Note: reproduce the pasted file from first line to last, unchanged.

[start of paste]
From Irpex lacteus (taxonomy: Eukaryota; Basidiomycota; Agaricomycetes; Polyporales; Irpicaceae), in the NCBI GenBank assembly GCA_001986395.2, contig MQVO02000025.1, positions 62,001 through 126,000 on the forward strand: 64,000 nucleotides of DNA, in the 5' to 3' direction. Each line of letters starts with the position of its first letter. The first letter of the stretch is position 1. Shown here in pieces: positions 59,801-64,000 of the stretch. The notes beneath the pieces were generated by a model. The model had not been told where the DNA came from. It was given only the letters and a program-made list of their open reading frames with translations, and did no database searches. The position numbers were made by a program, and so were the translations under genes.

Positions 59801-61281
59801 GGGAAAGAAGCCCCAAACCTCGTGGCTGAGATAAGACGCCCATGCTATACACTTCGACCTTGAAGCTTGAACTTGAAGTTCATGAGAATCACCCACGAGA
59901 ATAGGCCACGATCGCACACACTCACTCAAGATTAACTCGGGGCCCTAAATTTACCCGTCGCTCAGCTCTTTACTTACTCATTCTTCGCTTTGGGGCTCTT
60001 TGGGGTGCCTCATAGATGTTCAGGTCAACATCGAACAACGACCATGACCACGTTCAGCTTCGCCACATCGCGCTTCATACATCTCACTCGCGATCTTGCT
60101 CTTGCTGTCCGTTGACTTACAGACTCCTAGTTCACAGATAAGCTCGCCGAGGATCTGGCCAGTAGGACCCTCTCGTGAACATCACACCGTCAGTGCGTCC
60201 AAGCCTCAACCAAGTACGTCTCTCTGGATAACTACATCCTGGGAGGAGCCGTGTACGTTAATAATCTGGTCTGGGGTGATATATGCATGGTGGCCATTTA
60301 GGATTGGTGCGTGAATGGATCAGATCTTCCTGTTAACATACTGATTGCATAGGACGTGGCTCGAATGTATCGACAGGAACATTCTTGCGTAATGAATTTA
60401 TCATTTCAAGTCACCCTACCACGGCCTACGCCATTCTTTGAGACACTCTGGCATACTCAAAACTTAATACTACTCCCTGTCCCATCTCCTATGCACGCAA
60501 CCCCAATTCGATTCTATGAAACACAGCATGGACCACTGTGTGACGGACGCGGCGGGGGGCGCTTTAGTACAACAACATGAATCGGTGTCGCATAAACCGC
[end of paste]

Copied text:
From Irpex lacteus (taxonomy: Eukaryota; Basidiomycota; Agaricomycetes; Polyporales; Irpicaceae), in the NCBI GenBank assembly GCA_001986395.2, contig MQVO02000025.1, positions 62,001 through 126,000 on the forward strand: 64,000 nucleotides of DNA, in the 5' to 3' direction. Each line of letters starts with the position of its first letter. The first letter of the stretch is position 1. Shown here in pieces: positions 59,801-64,000 of the stretch. The notes beneath the pieces were generated by a model. The model had not been told where the DNA came from. It was given only the letters and a program-made list of their open reading frames with translations, and did no database searches. The position numbers were made by a program, and so were the translations under genes.

Positions 59801-61281
59801 GGGAAAGAAGCCCCAAACCTCGTGGCTGAGATAAGACGCCCATGCTATACACTTCGACCTTGAAGCTTGAACTTGAAGTTCATGAGAATCACCCACGAGA
59901 ATAGGCCACGATCGCACACACTCACTCAAGATTAACTCGGGGCCCTAAATTTACCCGTCGCTCAGCTCTTTACTTACTCATTCTTCGCTTTGGGGCTCTT
60001 TGGGGTGCCTCATAGATGTTCAGGTCAACATCGAACAACGACCATGACCACGTTCAGCTTCGCCACATCGCGCTTCATACATCTCACTCGCGATCTTGCT
60101 CTTGCTGTCCGTTGACTTACAGACTCCTAGTTCACAGATAAGCTCGCCGAGGATCTGGCCAGTAGGACCCTCTCGTGAACATCACACCGTCAGTGCGTCC
60201 AAGCCTCAACCAAGTACGTCTCTCTGGATAACTACATCCTGGGAGGAGCCGTGTACGTTAATAATCTGGTCTGGGGTGATATATGCATGGTGGCCATTTA
60301 GGATTGGTGCGTGAATGGATCAGATCTTCCTGTTAACATACTGATTGCATAGGACGTGGCTCGAATGTATCGACAGGAACATTCTTGCGTAATGAATTTA
60401 TCATTTCAAGTCACCCTACCACGGCCTACGCCATTCTTTGAGACACTCTGGCATACTCAAAACTTAATACTACTCCCTGTCCCATCTCCTATGCACGCAA
60501 CCCCAATTCGATTCTATGAAACACAGCATGGACCACTGTGTGACGGACGCGGCGGGGGGCGCTTTAGTACAACAACATGAATCGGTGTCGCATAAACCGC